WASHINGTON, D.C. — The Consumer Financial Protection Bureau recently issued a final rule concerning small dollar lending in order to maintain consumer access to credit and competition in the marketplace. The final rule rescinds the mandatory underwriting provisions of the 2017 rule after re-evaluating the legal and evidentiary bases for these provisions and finding them to be insufficient. The final rule does not rescind or alter the payments provisions of the 2017 rule.
Consumers utilizing small dollar loans continue to have robust consumer protections in place under the prohibition on unfair, deceptive, and abusive acts or practices in the Dodd-Frank Act, the payments provisions of the 2017 rule, and other provisions of federal and state law. Consumers also have increasingly innovative choices among competing small dollar products in the marketplace.
Rescinding the mandatory underwriting provisions of the 2017 rule ensures that consumers have access to credit and competition in states that have decided to allow their residents to use such products, subject to state-law limitations. Currently, 32 states allow small dollar lending. Many of these states set maximum interest rates for small dollar loans or impose other restrictions or limitations on their use. As noted above, the Bureau adopted the rule because of the insufficient legal and evidentiary bases for the 2017 rule’s mandatory underwriting provisions, but also notes that the action will help to ensure the continued availability of small dollar lending products for consumers who demand them, including those who may have a particular need for such products as a result of the current pandemic.
The Bureau is committed to ensuring that consumers can make the best-informed choices among the small dollar products available to them. To assist in achieving this objective, the Bureau announced that it will undertake new research focusing on identifying information that could be disclosed to consumers during the small dollar lending process to allow them to make the most informed choices.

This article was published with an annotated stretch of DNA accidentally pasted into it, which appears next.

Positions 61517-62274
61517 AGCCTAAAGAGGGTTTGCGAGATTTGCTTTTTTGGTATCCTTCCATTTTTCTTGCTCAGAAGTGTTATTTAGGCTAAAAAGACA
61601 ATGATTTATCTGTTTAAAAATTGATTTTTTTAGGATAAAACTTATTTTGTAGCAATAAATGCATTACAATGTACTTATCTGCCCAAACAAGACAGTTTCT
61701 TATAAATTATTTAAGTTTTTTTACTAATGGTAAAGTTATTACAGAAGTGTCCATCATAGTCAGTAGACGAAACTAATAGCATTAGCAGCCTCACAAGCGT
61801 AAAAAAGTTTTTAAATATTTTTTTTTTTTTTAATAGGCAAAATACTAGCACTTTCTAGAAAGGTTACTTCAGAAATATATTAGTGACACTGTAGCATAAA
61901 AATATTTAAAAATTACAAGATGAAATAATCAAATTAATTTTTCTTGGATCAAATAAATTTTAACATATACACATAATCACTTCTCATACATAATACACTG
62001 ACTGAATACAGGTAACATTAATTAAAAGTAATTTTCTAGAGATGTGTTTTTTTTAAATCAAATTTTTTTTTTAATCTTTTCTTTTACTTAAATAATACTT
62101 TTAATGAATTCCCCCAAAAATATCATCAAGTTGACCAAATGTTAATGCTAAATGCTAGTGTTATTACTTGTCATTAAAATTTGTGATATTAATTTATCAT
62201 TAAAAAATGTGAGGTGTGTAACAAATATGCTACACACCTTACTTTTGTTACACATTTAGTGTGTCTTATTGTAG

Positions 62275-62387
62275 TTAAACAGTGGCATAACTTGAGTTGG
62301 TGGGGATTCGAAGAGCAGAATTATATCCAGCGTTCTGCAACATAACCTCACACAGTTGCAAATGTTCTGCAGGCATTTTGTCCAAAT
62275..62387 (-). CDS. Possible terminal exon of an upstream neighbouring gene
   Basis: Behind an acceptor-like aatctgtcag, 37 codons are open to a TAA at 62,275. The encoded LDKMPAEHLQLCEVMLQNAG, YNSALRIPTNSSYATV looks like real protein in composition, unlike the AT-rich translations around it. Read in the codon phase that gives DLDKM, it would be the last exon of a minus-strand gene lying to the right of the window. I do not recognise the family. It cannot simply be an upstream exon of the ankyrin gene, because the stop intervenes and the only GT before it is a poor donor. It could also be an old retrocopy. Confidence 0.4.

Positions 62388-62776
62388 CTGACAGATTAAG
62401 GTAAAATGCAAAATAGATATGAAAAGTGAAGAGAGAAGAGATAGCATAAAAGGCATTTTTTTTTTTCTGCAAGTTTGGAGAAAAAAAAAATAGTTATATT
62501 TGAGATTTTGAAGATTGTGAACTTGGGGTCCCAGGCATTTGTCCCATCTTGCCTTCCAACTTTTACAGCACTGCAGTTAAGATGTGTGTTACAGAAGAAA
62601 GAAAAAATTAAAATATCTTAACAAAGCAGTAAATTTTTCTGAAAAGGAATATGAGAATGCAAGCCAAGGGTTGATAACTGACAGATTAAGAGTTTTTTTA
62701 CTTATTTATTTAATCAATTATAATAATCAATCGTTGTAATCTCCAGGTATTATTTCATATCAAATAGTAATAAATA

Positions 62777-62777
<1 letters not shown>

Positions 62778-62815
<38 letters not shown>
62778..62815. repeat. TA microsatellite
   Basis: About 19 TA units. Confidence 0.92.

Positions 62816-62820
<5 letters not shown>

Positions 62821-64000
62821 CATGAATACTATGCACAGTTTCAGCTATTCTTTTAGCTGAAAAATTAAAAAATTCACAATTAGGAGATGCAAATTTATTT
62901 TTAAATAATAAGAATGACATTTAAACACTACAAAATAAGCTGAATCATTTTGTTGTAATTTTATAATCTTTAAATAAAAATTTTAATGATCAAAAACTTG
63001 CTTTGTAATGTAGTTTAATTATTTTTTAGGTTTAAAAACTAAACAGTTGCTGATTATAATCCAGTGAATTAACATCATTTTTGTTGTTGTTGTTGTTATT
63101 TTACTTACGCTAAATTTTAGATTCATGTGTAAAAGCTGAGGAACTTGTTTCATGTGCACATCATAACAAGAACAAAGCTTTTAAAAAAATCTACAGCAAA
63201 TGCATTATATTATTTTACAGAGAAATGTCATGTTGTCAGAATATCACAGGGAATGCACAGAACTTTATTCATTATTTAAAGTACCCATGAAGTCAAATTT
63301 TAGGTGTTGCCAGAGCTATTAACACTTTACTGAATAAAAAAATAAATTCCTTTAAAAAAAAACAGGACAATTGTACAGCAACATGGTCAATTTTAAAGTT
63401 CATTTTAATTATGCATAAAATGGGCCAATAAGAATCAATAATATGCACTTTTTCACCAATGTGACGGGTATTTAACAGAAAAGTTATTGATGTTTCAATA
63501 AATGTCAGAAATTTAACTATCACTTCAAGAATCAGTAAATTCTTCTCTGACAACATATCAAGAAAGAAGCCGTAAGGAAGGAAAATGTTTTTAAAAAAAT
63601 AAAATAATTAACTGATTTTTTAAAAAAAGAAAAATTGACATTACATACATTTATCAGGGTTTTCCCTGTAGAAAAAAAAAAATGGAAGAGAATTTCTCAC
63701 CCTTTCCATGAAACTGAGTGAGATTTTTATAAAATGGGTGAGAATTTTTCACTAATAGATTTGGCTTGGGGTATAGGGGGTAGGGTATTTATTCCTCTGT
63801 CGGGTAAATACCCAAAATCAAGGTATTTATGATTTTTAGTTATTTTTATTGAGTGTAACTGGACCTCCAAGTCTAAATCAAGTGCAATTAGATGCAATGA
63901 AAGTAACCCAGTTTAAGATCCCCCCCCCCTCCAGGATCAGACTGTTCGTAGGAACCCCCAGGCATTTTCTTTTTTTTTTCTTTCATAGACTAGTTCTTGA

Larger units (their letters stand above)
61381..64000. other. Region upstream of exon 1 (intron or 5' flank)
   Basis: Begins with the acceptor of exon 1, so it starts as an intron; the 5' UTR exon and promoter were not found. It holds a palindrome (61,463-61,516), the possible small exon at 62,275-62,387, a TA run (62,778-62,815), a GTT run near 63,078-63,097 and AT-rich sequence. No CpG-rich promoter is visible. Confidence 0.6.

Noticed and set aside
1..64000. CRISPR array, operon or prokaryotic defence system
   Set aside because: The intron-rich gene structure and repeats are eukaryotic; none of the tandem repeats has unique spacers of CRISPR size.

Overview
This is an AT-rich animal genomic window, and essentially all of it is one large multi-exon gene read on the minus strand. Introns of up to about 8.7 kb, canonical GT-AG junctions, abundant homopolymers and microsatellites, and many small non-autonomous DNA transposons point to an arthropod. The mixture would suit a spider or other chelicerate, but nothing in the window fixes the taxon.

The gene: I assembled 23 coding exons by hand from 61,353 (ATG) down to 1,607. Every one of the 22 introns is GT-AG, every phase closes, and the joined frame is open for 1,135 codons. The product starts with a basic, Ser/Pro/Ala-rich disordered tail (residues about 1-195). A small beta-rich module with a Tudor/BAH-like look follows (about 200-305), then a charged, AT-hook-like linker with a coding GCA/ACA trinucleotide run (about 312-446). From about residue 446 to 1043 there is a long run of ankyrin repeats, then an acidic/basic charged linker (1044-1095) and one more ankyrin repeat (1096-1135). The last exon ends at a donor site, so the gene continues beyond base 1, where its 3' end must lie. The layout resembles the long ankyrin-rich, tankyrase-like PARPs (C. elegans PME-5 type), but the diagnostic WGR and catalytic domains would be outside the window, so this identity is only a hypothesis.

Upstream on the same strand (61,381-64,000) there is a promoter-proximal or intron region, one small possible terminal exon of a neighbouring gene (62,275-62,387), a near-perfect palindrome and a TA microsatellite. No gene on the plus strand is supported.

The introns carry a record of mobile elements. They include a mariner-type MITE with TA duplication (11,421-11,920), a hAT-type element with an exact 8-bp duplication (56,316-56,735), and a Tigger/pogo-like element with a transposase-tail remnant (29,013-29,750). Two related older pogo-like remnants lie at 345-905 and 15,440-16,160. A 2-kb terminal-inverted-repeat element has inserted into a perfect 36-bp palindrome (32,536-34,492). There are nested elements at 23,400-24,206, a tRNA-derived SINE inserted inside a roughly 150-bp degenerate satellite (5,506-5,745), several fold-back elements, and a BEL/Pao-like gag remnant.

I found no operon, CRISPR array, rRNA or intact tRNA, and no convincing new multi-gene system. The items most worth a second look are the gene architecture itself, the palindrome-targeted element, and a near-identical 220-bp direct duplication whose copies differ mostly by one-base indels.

“A vibrant and well-functioning financial marketplace is important for consumers to access the financial products they need and ensure they are protected. Our actions [will] ensure that consumers have access to credit from a competitive marketplace, have the best information to make informed financial decisions, and retain key protections without hindering that access,” said CFPB Director Kathleen L. Kraninger. “The Bureau protects consumers from unfair, deceptive, or abusive practices and takes action against companies that break the law. We will continue to monitor the small dollar lending industry and enforce the law against bad actors.”
With its actions, the Bureau is moving forward with implementing the payments provisions of the 2017 final rule. These provisions prohibit lenders from making a new attempt to withdraw funds from an account where two consecutive attempts have failed unless consumers consent to further withdrawals. The payment provisions also require such lenders to provide consumers with written notice before making their first attempt to withdraw payment from their accounts and before subsequent attempts that involve different dates, amounts, or payment channels. These provisions are intended to increase consumer protections from harm associated with lenders’ payment practices.
The Bureau received a petition to commence a rulemaking to exclude debit and prepaid cards from the payments provisions of the small dollar lending rule, and the agency denied that petition. The Bureau also recently issued guidance clarifying the payments provisions’ scope and assisting lenders in complying with those provisions. In addition, the Bureau released a ratification of the payment provisions in light of the Supreme Court’s recent decision in Seila Law. Although the payments provisions are currently stayed by court order, the Bureau will seek to have them go into effect with a reasonable period for entities to come into compliance.
To further robust competition in the small dollar lending space and increase access to credit, in May the Bureau issued a no action letter (NAL) template that insured depository institutions and credit unions could use to apply for a NAL covering small dollar credit products. The NAL template includes important consumer guardrails that must be included in any product covered by such a NAL. The Bureau issued a revised NAL Policy in September 2019, and has issued a NAL Template and two NALs under the revised Policy designed to facilitate the provision of housing counseling services.
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